I am proud of what I have been able to achieve during my career in fashion. But after twenty years, the passion died. I have evolved since 2009, but I haven’t changed. My tastes, interests and approaches have remained the same. It took me twelve years to feel ready to introduce my work to an audience. Until then, I used to keep my art private and work alone in my studio. The freedom to show an artwork only when it is done is a wonderful and very natural feeling, but impossible to do with the pace of fashion.


Some of the elements in your art were already present in your fashion collections, such as the use of white paint and plaster…

If you are referring to the use of white, which I chose for my fashion house, the explanation is simple. When I started out in 1988, the trendy color was concrete gray, and designer furniture was black. I had a strong desire to break with these customs and to stand out, so white was the solution.

Is there any truth to the myth that your first business purchase in 1987 was a photocopier, which you used as a creative tool?

I have always been fascinated by copying and reproduction. In fact, for several years I took courses in copying old masters, learning the techniques of the Egyptian Fayoum, Antonello da Messina and Rembrandt. I worked on reproduction in my work Bodypart b&w, where I draw a part of an academic body and its mirror facing each other on a projection screen.



It took me twelve years to feel ready to introduce my work to an audience.



You also work from existing videos and films. What are you specifically looking to extract from them?

I have always found the parts that nobody ever pays attention to intriguing in old black-and-white films, such as the primers, full of dust or burns. I used freeze-frames on these fascinating forms and painted them with oil on canvas coated with glass beads. Interior and Lip Sync also are painted or engraved freeze-frames.


Your work highlights everyday objects. You invite us to look at them in a new light.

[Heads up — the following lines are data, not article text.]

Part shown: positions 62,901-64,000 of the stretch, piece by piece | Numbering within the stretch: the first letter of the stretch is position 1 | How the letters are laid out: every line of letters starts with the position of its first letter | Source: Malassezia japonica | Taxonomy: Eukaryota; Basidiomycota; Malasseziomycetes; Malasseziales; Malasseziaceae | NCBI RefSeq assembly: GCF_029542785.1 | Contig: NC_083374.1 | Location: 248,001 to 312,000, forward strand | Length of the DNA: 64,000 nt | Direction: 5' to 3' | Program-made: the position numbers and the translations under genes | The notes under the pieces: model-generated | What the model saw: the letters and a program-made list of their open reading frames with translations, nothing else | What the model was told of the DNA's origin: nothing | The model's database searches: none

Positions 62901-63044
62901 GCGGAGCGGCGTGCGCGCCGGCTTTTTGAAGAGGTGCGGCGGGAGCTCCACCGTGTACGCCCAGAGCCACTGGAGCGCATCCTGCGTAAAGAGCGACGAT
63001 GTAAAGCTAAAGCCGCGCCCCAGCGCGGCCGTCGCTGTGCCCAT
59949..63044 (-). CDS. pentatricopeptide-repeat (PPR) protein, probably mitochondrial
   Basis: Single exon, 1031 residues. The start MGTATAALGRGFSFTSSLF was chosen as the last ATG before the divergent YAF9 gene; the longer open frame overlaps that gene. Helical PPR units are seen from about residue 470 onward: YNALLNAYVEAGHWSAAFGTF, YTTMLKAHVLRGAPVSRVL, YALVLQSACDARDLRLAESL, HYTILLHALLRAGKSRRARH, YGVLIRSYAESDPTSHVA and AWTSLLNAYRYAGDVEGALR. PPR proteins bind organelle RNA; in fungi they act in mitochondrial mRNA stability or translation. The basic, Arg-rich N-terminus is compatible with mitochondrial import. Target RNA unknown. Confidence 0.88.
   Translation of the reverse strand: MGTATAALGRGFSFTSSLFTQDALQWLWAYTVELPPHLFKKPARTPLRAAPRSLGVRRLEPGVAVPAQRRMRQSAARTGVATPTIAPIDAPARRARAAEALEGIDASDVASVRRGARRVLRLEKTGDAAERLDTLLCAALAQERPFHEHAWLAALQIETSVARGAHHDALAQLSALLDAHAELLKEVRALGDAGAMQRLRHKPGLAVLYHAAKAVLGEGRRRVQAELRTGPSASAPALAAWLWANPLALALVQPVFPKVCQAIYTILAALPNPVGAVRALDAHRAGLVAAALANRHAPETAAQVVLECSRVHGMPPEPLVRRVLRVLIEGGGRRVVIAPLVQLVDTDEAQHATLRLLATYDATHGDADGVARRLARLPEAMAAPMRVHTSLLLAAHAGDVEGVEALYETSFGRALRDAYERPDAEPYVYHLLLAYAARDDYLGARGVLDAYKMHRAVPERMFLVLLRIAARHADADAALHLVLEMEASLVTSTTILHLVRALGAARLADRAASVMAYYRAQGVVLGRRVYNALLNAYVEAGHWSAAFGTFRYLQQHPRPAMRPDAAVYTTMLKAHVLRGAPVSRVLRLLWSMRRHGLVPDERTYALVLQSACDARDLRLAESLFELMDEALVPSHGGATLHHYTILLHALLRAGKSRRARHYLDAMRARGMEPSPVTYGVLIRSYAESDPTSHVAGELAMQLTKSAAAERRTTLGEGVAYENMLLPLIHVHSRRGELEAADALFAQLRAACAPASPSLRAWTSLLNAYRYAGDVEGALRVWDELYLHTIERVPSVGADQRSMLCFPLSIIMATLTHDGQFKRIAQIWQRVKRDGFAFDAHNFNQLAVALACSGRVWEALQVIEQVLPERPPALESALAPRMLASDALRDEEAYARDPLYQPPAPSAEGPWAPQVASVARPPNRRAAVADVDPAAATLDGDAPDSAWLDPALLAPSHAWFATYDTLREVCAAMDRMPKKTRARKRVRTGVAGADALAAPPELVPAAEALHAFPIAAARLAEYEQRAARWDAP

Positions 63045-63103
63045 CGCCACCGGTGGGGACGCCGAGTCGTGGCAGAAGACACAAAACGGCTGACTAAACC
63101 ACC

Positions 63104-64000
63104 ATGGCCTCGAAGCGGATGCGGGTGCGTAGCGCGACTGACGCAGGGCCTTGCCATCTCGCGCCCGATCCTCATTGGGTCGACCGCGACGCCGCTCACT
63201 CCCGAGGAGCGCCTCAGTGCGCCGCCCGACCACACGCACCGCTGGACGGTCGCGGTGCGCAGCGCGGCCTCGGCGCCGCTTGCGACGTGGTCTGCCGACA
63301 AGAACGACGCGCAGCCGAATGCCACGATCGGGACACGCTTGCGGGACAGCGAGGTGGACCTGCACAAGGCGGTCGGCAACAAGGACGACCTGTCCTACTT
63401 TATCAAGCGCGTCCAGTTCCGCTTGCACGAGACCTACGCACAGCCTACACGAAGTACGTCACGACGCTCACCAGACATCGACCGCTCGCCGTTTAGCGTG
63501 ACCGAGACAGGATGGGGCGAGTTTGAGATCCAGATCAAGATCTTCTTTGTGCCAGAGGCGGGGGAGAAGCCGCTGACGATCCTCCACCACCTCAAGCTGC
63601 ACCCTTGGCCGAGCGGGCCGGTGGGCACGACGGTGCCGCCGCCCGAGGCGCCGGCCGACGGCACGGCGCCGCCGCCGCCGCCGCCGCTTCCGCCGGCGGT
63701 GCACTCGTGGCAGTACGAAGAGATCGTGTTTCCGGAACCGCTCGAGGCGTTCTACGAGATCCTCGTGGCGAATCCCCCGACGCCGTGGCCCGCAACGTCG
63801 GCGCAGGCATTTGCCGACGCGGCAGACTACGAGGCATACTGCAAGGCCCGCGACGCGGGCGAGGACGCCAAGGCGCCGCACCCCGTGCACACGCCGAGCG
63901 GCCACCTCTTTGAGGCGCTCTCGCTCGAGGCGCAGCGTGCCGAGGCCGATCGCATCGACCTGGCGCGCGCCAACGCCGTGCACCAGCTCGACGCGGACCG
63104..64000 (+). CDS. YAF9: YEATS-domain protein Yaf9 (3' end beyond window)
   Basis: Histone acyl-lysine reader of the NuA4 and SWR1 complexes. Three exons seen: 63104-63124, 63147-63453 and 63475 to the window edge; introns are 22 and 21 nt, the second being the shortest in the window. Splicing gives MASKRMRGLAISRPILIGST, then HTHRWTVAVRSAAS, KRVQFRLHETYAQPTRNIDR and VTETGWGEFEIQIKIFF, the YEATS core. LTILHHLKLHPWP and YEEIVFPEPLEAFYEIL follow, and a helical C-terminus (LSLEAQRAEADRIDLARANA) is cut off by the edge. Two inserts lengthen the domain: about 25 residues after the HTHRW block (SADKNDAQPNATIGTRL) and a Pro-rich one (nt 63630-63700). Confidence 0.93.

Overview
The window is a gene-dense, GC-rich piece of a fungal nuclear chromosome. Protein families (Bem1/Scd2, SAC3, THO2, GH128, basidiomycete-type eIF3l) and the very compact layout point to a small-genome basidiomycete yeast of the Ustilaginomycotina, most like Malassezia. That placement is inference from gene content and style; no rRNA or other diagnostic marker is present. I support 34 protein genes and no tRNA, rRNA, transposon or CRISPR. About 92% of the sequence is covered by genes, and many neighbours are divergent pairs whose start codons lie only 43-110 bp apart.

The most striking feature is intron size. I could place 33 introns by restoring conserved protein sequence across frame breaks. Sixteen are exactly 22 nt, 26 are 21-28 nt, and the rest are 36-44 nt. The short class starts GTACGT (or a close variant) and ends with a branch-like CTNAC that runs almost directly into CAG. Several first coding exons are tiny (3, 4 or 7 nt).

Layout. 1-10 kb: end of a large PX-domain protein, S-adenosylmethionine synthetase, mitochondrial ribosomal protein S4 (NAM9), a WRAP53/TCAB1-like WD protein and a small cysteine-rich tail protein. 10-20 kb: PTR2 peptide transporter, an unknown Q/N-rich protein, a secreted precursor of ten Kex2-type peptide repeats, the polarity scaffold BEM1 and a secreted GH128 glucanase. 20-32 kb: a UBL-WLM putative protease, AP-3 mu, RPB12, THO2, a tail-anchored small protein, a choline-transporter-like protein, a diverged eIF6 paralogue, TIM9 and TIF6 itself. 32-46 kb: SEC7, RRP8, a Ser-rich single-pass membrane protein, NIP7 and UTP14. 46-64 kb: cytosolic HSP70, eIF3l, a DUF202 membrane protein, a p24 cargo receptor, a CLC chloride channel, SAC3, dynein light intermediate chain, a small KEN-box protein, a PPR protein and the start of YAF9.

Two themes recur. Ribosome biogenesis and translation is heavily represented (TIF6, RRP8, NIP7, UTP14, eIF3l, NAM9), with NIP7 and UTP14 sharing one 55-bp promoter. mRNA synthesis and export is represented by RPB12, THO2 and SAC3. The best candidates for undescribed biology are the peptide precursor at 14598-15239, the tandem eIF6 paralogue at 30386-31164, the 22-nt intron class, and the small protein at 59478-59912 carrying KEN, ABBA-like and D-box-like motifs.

Indeed, sudden inspirations arise as I walk in the city. Just like the bus shelter I covered with faux fur, I am still covering other urban elements with the same material. The latest one, the barriers of a construction site, will soon be on display.

One of your works, entitled Dust Cover, is a brown leatherette cover that conceals what is hidden underneath.

I’m always drawn to the concept of questioning and mystery. The shape of the Dust Cover doesn’t match what is concealed underneath. Art can either conceal or reveal.


Many of your artworks are tinged with an extreme sensuality, and a certain eroticism at times. What role does desire play in your work?

Since my favorite subject is the human body, I can’t be insensitive to desire, sensuality, eroticism, and even pornography.


You are preparing a new exhibition at the Bernier/Eliades Gallery, in Athens and Brussels. What will you be exhibiting?

It will be a mix of previously unseen and well-known works. The theme “Tops &Bottoms”, which has never been exhibited before, consists of cut-outs from prints of antique plaster sculptures… I have also created new forms, often mules, based on remnants of flip-flops or shoes washed up on tropical beaches, which I have been collecting since 2011. Entitled Shore Shoes, they will be presented in two-sided Plexiglas boxes, so that the audience will be able to see the back as well. The Smoke series encompasses five lithophanes and portraits of men exhaling smoke, made in Nymphenburg porcelain and presented on backlit structures. Finally, construction site barriers, which are presented in squares of four, or as wall-mounted single pieces, are covered in faux fur.


Exhibitions at the Bernier/Eliades Gallery in Athens, from March 7th, and in Brussels from March 14th, www.bernier-eliades.com.


Traduction by Emma Naroumbo.